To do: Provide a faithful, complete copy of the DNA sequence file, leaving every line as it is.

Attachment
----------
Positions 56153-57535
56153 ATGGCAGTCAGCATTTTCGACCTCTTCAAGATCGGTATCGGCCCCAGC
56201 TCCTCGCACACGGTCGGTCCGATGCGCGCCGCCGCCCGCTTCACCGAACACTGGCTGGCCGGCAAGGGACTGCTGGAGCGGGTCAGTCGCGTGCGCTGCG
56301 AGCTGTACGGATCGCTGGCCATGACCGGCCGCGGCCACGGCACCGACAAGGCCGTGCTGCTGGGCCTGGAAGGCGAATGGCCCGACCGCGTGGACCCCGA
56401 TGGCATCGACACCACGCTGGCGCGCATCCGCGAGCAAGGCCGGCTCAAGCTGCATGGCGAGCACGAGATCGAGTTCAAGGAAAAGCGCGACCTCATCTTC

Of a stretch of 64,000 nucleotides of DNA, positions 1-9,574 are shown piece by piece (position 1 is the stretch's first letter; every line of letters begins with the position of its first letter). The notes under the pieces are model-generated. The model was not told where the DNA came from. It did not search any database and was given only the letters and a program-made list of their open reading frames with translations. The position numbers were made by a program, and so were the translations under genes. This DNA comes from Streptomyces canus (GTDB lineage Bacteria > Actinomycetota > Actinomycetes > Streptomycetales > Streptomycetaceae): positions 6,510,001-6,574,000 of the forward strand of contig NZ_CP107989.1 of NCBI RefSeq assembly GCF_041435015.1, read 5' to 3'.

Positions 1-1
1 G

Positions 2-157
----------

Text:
Positions 56153-57535
56153 ATGGCAGTCAGCATTTTCGACCTCTTCAAGATCGGTATCGGCCCCAGC
56201 TCCTCGCACACGGTCGGTCCGATGCGCGCCGCCGCCCGCTTCACCGAACACTGGCTGGCCGGCAAGGGACTGCTGGAGCGGGTCAGTCGCGTGCGCTGCG
56301 AGCTGTACGGATCGCTGGCCATGACCGGCCGCGGCCACGGCACCGACAAGGCCGTGCTGCTGGGCCTGGAAGGCGAATGGCCCGACCGCGTGGACCCCGA
56401 TGGCATCGACACCACGCTGGCGCGCATCCGCGAGCAAGGCCGGCTCAAGCTGCATGGCGAGCACGAGATCGAGTTCAAGGAAAAGCGCGACCTCATCTTC

Of a stretch of 64,000 nucleotides of DNA, positions 1-9,574 are shown piece by piece (position 1 is the stretch's first letter; every line of letters begins with the position of its first letter). The notes under the pieces are model-generated. The model was not told where the DNA came from. It did not search any database and was given only the letters and a program-made list of their open reading frames with translations. The position numbers were made by a program, and so were the translations under genes. This DNA comes from Streptomyces canus (GTDB lineage Bacteria > Actinomycetota > Actinomycetes > Streptomycetales > Streptomycetaceae): positions 6,510,001-6,574,000 of the forward strand of contig NZ_CP107989.1 of NCBI RefSeq assembly GCF_041435015.1, read 5' to 3'.

Positions 1-1
1 G

Positions 2-157